Unless you’ve been living alone in a cave (which is actually possible, given ubiquitous internet access and the fact that some of you like grunge metal), it’s safe to say you’ve been a member of a team at some point.
If so, have you ever been part of a team of bright, talented folks who are ineffective working together? It's a condition I affectionately refer to as the “Smart-Members-Dumb-Team” disorder. If your team has well-qualified participants, but little gets done and objectives aren't met, you're probably afflicted with SMDT. In small organizations this disorder can be quickly recognized and treated, but in larger companies SMDT can go undetected for months.
In some cases (especially in high-tech environments) the afflicted teams are populated by exceptionally brilliant individuals—who often know it and have little patience for others deemed less brilliant.
But whether we're talking raw intelligence or other inherited abilities, a team can have good biology (genetic gifts) but lousy chemistry (an ability to work together to exploit collective abilities). The whole turns out to be less than the sum of its parts.
This certainly applies to many bands with uber-talented musicians who just can't play together. They compete for attention, overplay their instruments, and ignore each other's musical contributions. Such groups seldom last long enough for us to hear about them. But history is replete with examples of the opposite: bands who weren’t blessed with a surplus of obvious God-given musical talent at the beginning, but who stayed together and developed the chemistry (and eventually the talent) to be successful. Think Beatles or U2. (Trust me: The Beatles, in their very early days as The Quarrymen, were an underwhelming performance act.)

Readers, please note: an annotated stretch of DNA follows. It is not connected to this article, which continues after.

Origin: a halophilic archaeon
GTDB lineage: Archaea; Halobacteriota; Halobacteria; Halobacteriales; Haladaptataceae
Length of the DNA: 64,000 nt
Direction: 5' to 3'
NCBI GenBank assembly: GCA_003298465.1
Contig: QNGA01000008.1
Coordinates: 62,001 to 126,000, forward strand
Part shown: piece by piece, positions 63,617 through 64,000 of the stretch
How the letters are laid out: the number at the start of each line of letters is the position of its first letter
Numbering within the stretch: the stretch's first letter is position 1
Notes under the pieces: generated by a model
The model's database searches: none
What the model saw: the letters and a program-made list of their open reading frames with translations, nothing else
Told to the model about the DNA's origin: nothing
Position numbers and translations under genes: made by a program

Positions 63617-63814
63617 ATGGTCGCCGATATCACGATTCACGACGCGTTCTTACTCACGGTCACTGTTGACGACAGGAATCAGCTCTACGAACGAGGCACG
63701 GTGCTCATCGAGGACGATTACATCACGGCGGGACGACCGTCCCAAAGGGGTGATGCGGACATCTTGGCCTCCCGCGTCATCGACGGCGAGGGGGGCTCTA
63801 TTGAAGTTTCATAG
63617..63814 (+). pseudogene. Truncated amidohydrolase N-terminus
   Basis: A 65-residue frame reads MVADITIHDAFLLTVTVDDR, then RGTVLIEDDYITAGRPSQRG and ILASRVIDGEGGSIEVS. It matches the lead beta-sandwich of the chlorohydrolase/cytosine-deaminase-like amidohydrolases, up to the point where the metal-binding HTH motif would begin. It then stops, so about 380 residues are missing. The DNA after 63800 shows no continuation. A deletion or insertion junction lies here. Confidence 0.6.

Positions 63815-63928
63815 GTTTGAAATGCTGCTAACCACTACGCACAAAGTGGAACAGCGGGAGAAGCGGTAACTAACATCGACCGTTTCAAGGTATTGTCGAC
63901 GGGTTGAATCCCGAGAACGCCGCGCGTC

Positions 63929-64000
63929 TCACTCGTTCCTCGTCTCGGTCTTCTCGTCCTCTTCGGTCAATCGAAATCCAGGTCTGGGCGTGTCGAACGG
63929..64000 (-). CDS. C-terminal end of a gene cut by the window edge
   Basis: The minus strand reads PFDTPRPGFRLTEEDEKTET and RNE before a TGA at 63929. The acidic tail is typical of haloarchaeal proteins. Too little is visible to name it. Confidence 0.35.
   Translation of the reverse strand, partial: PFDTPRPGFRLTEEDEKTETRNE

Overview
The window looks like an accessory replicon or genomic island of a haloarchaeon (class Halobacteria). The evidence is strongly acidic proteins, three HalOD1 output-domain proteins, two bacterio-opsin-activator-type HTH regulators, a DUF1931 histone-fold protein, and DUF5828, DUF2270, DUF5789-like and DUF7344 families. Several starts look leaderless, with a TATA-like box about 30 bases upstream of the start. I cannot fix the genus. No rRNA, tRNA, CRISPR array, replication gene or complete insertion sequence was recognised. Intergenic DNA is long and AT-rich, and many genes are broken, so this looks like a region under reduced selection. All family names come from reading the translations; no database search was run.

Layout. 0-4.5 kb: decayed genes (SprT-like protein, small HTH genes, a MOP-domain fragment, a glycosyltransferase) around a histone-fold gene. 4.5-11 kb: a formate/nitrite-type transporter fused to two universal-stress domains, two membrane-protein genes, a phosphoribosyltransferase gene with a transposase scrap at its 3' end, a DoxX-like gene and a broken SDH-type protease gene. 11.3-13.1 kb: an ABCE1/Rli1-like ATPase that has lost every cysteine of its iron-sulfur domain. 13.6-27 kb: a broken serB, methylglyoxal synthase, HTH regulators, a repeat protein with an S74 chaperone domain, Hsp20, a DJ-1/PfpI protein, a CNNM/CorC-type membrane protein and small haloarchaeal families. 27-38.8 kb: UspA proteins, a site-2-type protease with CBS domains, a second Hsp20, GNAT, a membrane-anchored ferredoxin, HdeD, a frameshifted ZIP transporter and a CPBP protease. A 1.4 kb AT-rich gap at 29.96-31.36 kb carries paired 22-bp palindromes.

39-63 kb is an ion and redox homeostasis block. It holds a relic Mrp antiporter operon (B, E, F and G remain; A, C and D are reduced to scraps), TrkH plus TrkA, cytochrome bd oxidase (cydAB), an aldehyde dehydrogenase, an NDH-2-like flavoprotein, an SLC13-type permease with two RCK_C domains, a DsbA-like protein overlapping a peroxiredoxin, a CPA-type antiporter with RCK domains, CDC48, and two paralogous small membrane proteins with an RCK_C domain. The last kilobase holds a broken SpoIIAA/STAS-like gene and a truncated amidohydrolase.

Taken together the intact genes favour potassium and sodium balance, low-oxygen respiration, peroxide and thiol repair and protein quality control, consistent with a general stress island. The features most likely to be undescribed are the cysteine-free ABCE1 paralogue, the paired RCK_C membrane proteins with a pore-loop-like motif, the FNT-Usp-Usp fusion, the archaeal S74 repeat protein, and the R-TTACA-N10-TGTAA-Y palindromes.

The word “chemistry” can make it all sound mysterious—and beyond human intervention. But there’s an art to building team chemistry, which can be learned and practiced. It includes being aligned on a shared vision, questioning assumptions and exploring differences, and minimizing the defensiveness that protects team members from learning and acting. The best source on the subject is still Peter Senge’s classic: The 5th Discipline: The Art and Science of the Learning Organization. (In the chapter on “Team Learning” Senge credits the work of physician David Bohm in encouraging team “dialogue” and business theorist Chris Argyris in identifying “defensive routines.”)
There’s another way a team can have biology but not chemistry working for it. Many years ago I consulted to a family-run company, in which the management team shared a genetic biology, given the fact that the business was run by two elder brothers—whose parents started the company—and their sons. But the chemistry between the two families was not quite clicking on all cylinders, simply because each family assumed the other was headed in a different direction and a breakup of the enterprise was preordained. They had heard all the stories about family-run businesses falling apart in the third generation and believed it was inevitable!
But once the two families sat down and discussed the future they saw for the business, they discovered that they shared the same vision for the company and actually wanted to stay together. With some work—and a lot of open communication—the chemistry of the management team improved and employee performance soon reflected that. Once the organization got past some difficult contractions 20 years ago, the business thrived and expanded. The company today is still rocking and rolling.
To paraphrase Sam Cooke in “Wonderful World,” I don’t know much biology or chemistry from my school days. But from what I’ve learned in business, chemistry rules.